By 2050, all of the City’s operations, fleet and buildings will be renewably powered. The City has consistently demonstrated a track-record of successful GHG reduction programs and partnerships with community. The City has found innovative ways to minimize energy use and GHGs without diluting the quality of public services or the quality of community life.
The City’s corporate GHG emissions account for one percent of our community’s total emissions, but in that one percent, we face challenges just like those faced in the community. Fossil fuels are burned to provide heat and hot water to buildings and to operate City fleet. Along with operating public buildings like Crystal Pool and Royal Athletic Park, the City has over 200 vehicles supporting the departments of Parks, Recreation and Facilities and Engineering and Public Works – not including emergency service vehicles like police and fire.
To reduce GHGs in our operations and transition to renewable energy will mean redesigning how we deliver services and manage City infrastructure (like roads, parks and street lamps). It will mean increasing building energy efficiency, reducing fuel demand in City fleet and choosing electric or renewable options where possible. Also, we will move away from fossil-fuel burning equipment to those that run on hydro-electricity, renewable natural gas and even hydrogen or advanced biofuels.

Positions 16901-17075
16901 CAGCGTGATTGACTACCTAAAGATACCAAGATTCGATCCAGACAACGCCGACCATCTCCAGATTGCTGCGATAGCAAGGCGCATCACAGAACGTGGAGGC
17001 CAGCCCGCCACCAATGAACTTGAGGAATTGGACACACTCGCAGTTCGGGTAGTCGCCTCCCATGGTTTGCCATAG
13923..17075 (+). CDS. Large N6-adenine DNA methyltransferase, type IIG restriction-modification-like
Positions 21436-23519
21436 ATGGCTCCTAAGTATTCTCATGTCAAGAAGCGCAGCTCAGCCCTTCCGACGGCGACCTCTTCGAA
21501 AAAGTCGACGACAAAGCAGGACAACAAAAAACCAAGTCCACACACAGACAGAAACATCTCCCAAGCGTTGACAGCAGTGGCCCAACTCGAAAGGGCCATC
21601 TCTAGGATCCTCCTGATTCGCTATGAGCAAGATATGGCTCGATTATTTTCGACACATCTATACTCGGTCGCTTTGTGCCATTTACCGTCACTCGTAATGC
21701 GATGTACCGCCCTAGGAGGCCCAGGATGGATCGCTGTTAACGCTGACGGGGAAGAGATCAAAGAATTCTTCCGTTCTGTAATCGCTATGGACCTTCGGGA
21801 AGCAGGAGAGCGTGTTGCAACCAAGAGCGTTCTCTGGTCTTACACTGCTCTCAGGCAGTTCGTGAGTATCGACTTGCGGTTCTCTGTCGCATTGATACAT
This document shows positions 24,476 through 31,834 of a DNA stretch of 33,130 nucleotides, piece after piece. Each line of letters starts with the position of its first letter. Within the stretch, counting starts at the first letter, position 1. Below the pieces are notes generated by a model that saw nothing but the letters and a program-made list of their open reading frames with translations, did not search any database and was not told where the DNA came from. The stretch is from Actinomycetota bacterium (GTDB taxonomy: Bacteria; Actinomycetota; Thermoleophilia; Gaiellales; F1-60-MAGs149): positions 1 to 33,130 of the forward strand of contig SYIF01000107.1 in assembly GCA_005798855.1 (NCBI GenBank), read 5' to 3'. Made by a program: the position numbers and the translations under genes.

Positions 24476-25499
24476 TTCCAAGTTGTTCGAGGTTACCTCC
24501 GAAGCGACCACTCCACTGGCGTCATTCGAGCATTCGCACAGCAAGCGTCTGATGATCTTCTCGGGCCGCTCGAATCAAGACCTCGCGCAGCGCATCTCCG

Read more about the plan to reduce corporate GHGs in the Climate Leadership Plan [PDF - 4.9 MB] on page 48
What are the City’s Goals for Municipal Operations?
Goal 1: The City is a recognized leader in climate mitigation and adaptation action
By 2040, all City facilities are powered 100 percent by renewable energy.
All new City facilities are renewably powered.
By 2025, all City power tools and small engine-driven equipment are renewably powered.
By 2040, 80 percent of the City fleet is electrified, or renewably powered.
Goal 2: The City takes integrated and informed climate action
By 2020, capital and operating plans are informed by climate data, carbon pricing, and the City’s GHG reduction targets.
By 2022 the City has developed a ‘triple bottom line’ accounting system that guides City business planning by assessing and balancing environmental and social risks and financial costs and opportunities.
Goal 3: The City will provide timely and accurate data supporting strong climate mitigation and adaptation actions
By 2022, partner with other local governments and the region to develop a community-accessible Energy and GHG information management System (EGIMS) to define, communicate and track community energy and GHG reduction across all sectors.
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